As I prepare to take my sabbatical I wish to express a few words of thanks and blessing to the Shomrei community.
First, I thank the Shomrei leaders, last year and this year, who worked with me in conceiving and implementing a plan for my sabbatical. I especially wish to single out our Past President, Fern Henig and her committee, and our current President, Sara Ann Erichson, and the Sabbatical Committee, co-chaired by Geoff Sadow and Dan Winter. The Shomrei Board has been thoughtful and supportive throughout this whole process, as they always are in tackling all matters that affect our congregation.
And I also want to thank so many of you who have communicated your hopes and good wishes for this new adventure that I and Zelda (- and Kasha, too!) are undertaking. Continue reading
Editor’s Note: This message was originally sent out on Sunday, Oct.28, the day after the tragedy in Pittsburgh.
Oh, if only my head were a spring of water and my eye a fountain of tears! I would weep all day and night for the slain of my dear people.
Our grief is overwhelming as we process the tragedy that has befallen the worshipers at Tree of Life Synagogue in Pittsburgh. This tragedy has swept over the entire Jewish community everywhere and has spread to affect all decent people in our country and beyond.
The news on Shabbat arrived as we were in the midst of celebrating a Bar Mitzvah with one of our cherished families. Our sanctuary was filled. We sang together that out Torah is a “tree of life to all who hold it tight.” The dissonance between our own prayers – identical to those offered at Tree of Life Synagogue – and the murderous violence inflicted there could not be more extreme.
A few years ago a project was started to gather readers in Israel and around the world to undertake reading a chapter of the Bible each day, from start to finish. There are 929 chapters altogether, so the project is called 929.
It started in the winter of 2014 and the first cycle was completed this summer. As with our yearly reading of the Torah, the cycle has begun again and is presently in the middle of the Book of Exodus.
Editor’s Note: Rabbi Greenstein originally gave this sermon on Yom Kippur 5779 (Sept 2018).
“Why is this day different from all other holidays of the whole year?” For, on all these other occasions, including celebrations of the New Moon, Passover, Shavuot and Sukkot, we sing psalms of joy and praise, called Hallel.
But we don’t sing the Hallel on Rosh Ha-Shanah and Yom Kippur. Why not? The Talmud presents this question in dramatic form. The sages imagine the angels of heaven using this omission of ours as a chance to criticize the people of Israel. The Talmud relates:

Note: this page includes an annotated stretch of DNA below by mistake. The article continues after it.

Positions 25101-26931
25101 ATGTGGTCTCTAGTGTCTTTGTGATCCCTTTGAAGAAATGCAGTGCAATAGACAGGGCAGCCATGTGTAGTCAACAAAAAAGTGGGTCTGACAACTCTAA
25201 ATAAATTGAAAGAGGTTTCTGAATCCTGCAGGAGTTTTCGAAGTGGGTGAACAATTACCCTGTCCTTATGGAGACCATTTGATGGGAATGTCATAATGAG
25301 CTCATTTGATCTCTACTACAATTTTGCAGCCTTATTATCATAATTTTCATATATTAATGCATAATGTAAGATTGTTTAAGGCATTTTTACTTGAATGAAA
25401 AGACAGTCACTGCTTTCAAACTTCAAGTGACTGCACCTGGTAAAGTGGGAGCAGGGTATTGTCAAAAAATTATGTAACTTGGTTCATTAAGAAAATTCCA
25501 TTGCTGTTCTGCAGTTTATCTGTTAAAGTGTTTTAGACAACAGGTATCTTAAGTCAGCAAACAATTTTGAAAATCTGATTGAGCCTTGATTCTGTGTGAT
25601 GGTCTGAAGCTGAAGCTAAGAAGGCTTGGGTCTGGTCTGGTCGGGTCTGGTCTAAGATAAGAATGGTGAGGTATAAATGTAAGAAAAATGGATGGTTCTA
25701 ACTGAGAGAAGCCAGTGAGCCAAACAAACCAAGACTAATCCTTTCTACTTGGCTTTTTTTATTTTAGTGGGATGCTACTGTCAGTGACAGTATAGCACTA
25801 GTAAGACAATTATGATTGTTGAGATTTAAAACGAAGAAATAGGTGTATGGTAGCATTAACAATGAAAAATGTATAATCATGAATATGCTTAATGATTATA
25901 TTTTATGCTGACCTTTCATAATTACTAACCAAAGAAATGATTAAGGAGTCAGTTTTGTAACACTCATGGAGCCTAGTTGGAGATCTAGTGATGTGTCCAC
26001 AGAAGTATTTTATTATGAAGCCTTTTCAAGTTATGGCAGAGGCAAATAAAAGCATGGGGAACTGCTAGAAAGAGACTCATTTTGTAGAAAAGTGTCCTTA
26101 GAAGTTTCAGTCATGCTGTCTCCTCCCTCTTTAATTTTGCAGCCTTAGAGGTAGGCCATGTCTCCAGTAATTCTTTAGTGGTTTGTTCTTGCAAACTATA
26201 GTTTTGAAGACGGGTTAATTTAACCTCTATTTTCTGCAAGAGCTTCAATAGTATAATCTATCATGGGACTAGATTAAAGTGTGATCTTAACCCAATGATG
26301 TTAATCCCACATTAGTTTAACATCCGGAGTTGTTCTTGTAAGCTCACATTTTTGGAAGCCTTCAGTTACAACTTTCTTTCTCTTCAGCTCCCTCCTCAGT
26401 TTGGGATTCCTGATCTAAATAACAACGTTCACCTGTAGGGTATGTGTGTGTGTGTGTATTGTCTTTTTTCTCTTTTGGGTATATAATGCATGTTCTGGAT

“The angels inquired of God, ‘Master of the Universe, why does Israel fail to sing the Hallel songs of praise before You during Rosh Hashanah and Yom Kippur?’
And God replied, ‘When the Ruler sits on the throne of judgment before the books of life and death, could Israel utter such songs?’” (BTRosh Hashanah 32b) Continue reading
Editor’s Note: Rabbi Greenstein originally gave this sermon on Kol Nidre 5779 (Sept 2018).
A new rabbi arrives in town and the congregation eagerly awaits his first sermon. They are all ears as he eloquently speaks about the importance of observing Shabbat.
After services the President of the shul approaches the new rabbi and confides to him, “Rabbi, you can’t speak about observing the Sabbath to this community. No one observes the Shabbat here. You’ve got to know your audience! Believe me; I’m trying to help you out.”
The rabbi is suitably grateful. The next Shabbat he gets up and gives an impassioned sermon, citing chapter and verse, on the virtues of keeping kosher.
After services the President goes up to him. “Rabbi, you can’t talk about keeping kosher to us. Keeping kosher is not who we are!”
The rabbi apologizes and promises to do better next time. Continue reading
Editor’s Note: Rabbi Greenstein originally gave this sermon on the first day of Rosh Hashanah 5779 (Sept 2018).
So you’re driving along with your beloved – maybe on the way to a movie or something. All is well. You’re talking about this and that. You approach the quiet intersection and the light turns red. But you give some gas and make the turn.
And then you hear the siren and see the flashing lights drawing up behind you. Your spirit sinks. You pull over. You are in a foul mood now. Maybe your beloved shoots you a look or lets out an expletive. Who are you more upset with? The officer, your beloved, or yourself? Continue reading
A thoughtful Jew is always challenged to hold multiple thoughts and perspectives in mind simultaneously. As I have discussed before (see “Easy Livin’,” Kol Emunah Summer, 2012) our modern experience of summer is contradictory. The summer is the time of trips to the shore (- “beach” in my language), going to camp or just sleeping late. It is a time of barbecues and parties. But, in traditional Jewish culture it is the time of the Three Weeks, a period spanning from the 17th of Tammuz through the 9th of Av (Tisha B’Av). And during those three weeks partying is not done. By the week of Tisha B’Av meat is avoided. Why the contradiction?